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-   -   Big difference in temps between real and computed (http://www.cfd-online.com/Forums/main/128165-big-difference-temps-between-real-computed.html)

evidence January 5, 2014 15:16

Big difference in temps between real and computed
 
Hi guys,

i'm a new to CFD so i started with an experiment covering thermal management but i cant get that done properly in CFD tool (I'm using Autodesk CFD'14 software).

So i'm having a real selfmade device and it's exact 3D model. I think everybody know its a LEDs mounted on a alluminium heatsink: 15 Cree XB-Ds soldered on alluminum star-like heatsinks wich are mounted on a big alluminium heatsink. The temperature under the bottom-left "star" is 69 degrees in real.
http://i.piccy.info/i9/833d4a8cc1039...40/led_800.jpghttp://i.piccy.info/a3/2014-01-05-19...00x500-r/i.gif

So i export that model into the CFD software. Assign proper materials:
  • Alluminium to Big heatsink and 15 star-like heatsinks
  • Silicon to LED
  • Contact resistance of 6K/mm2*W to surfaces between big and star-like heatsinks, and LED between star-like heatsinks
  • Air to air, of course
http://i.piccy.info/i9/d505ef2134436...terial_800.jpghttp://i.piccy.info/a3/2014-01-05-19...00x500-r/i.gif
As the boundary conditions i choose Pressure of 0 Pa on top and bottom surfaces of Air volume, and temperature of 25 C at the bottom of the same volume.

Also i choose a Total heat generation of 1,5W to each of the LED, because Cree XB-D has a 75% of heat generation of its power, and i run them at 2W each.

So when i push solve (gravity goes along Z and having 50 itterations) i get frustrating results of 265 C.
http://i.piccy.info/i9/e9e453d399f9c...result_500.jpghttp://i.piccy.info/a3/2014-01-05-19...00x313-r/i.gif

I also tried applying Thermal Compact model to LED (JB: 6.5C/W, JC: 1000C/W) but the temp raised up for 50% so i removed it.
So maybe anyone could what i'm doing wrong?

lovecraft22 January 5, 2014 17:03

Don't know anything about the software you are using but… did you make sure your case has converged?

evidence January 5, 2014 19:11

Thank for a reply.

No, i dont, but i do not know if its necessary, because it's having a temp of 250 C and i dont think that it would fall to 60-70 C. But i should try giving it some 300 itterations to make it converged. Will see

evidence January 6, 2014 07:15

Ran it to convergence and it gave me a result of 179 C which is not suitable yet

lovecraft22 January 6, 2014 17:07

Yes, but it is already 100deg lower than before. Are you sure this time it is fully converged?
It takes time for a simulation to converge, usually it is not a matter of short periods…

evidence January 6, 2014 18:18

Yeap, the programm says that it fully converged. Maybe there is not enough place for heat dissipation, I mean I need to make the air volume more larger?

beer January 6, 2014 19:46

Hi

Just a short thought of mine: It seems you have considered the cooling due to convection, have you also used the Boltzmann radiation? I can make a difference sometimes.

Regards

evidence January 7, 2014 09:07

Thank you,

have checked the Radiation to include and now i have the converged results of 85 degress, however i thought it might be less than 69 due to the programm has the "ideal" conditions for running the simulation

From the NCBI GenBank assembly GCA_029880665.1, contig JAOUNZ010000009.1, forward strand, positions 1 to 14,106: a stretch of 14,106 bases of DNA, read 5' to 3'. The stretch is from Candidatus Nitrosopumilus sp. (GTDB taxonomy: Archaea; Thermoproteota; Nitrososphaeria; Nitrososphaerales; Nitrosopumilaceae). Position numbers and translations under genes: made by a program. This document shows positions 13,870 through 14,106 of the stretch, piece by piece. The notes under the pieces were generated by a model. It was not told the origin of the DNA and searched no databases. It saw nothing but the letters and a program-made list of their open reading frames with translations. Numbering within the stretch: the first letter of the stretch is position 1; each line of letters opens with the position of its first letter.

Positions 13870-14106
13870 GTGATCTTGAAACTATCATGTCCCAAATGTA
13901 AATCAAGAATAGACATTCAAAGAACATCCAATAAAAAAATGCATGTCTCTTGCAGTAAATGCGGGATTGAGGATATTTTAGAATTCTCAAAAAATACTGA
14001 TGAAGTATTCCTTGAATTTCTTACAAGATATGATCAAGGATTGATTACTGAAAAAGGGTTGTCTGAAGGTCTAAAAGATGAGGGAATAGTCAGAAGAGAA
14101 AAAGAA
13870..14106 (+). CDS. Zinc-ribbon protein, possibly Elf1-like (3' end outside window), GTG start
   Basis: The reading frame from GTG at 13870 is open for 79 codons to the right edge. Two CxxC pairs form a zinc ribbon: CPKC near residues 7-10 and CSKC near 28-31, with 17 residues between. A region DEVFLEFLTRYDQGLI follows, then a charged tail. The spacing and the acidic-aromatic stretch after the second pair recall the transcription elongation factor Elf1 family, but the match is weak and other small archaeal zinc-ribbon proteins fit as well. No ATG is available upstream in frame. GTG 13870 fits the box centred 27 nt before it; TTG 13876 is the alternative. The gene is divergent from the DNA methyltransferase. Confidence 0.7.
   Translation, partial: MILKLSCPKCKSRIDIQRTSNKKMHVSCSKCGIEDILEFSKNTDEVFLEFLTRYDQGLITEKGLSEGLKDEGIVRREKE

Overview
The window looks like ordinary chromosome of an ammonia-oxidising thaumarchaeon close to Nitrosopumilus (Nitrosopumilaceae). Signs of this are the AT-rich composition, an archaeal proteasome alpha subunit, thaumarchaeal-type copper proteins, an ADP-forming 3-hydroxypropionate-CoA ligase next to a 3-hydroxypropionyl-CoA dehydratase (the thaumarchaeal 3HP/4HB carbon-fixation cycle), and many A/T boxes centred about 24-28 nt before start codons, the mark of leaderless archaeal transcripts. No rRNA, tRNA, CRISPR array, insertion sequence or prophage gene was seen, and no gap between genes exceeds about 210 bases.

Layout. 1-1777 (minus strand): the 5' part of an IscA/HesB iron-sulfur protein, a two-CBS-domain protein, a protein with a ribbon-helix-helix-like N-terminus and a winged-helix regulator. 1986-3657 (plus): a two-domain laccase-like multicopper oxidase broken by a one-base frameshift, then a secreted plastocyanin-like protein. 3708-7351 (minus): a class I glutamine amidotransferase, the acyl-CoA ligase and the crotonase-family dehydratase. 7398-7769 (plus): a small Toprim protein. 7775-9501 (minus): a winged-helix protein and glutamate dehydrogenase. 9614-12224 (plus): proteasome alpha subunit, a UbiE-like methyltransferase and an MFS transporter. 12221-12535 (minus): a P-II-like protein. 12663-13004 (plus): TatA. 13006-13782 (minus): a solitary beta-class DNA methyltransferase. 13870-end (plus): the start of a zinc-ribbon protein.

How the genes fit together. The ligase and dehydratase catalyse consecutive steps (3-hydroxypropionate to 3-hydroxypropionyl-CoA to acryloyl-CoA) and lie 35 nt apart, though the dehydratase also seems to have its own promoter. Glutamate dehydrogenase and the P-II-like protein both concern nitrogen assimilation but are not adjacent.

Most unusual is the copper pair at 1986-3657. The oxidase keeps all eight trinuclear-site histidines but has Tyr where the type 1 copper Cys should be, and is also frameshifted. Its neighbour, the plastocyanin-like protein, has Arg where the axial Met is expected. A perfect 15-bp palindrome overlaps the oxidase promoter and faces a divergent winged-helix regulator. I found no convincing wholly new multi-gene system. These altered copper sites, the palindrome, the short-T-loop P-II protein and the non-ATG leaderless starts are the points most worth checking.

beer January 11, 2014 07:00

Well at least it`s getting better :)
Other possible errors: mesh resolution near the cooling body: if you can't resolve the (temperature) boundary layer with the mesh, the heat flow may be calculated incorrectly.

Another approach is to check for the turbulence. Especially at high temperature gradients the buoyancy causes a small turbulence which increases the effective heat conductivity. In trubulence modells this effect is already considered. So even if the main flow is not turbulent at all, local turbulence can occur and affect your heat flow. So think about including a simple k-epsilon modell maybe to see if it helps.

I would be interested if it helps, too. If it does, please let me know.

Cheers

evidence January 11, 2014 17:52

Thank you Beer, will try

But there's another problem - i have mistaken the models due to my stupidity. So the temparature for the above model is only 58 C in real life. So i gone digging :)

evidence January 26, 2014 07:18

Hi there,

so i went with ANSYS steady-state thermal and the results are very impressive.

My real life model had a temp near the heating element near 52 C with the ambient air of 19. And ANSYS calculated that my temp will have nearly 46 C (i have made a minimum set of settings, only including standard radiation-into-air 19 C with default settings and heat generation of 0,265 W/mm3 due to element has area of 3,9 mm3 and thermal dissipation of 1,4W).

I have made couple of other real-life experiments and put them into ANSYS and the results were nearly the same as the real ones, having the difference of 7-9% due to not-ideal real conditions.

One more - i have choosen 200 itterations but the temperature was the same as in the first step, so i've had a table of 200 rows showing me the same temp values - is it okay? Thank you

http://i.piccy.info/i9/e61c0ca77fc5b...review_800.jpghttp://i.piccy.info/a3/2014-01-26-11...28x586-r/i.gif


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